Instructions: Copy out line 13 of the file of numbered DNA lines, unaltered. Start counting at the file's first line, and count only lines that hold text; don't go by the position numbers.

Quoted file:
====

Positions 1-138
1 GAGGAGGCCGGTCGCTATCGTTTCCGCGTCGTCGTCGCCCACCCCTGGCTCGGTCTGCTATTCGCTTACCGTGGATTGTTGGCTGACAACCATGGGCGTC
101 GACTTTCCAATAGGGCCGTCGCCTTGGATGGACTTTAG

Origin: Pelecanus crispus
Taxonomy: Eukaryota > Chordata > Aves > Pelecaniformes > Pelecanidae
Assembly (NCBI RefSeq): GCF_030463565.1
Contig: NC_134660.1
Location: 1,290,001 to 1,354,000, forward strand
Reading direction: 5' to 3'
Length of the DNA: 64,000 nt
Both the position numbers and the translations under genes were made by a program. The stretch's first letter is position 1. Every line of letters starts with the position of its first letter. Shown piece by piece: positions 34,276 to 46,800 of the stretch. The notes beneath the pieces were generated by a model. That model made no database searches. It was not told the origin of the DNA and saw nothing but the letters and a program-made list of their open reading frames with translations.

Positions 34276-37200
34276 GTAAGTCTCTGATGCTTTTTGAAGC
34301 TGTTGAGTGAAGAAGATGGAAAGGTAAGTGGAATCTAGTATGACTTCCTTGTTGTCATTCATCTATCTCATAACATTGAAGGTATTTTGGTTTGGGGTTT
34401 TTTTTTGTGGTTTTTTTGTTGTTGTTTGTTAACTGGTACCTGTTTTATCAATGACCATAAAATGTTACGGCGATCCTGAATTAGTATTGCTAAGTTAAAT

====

34276 GTAAGTCTCTGATGCTTTTTGAAGC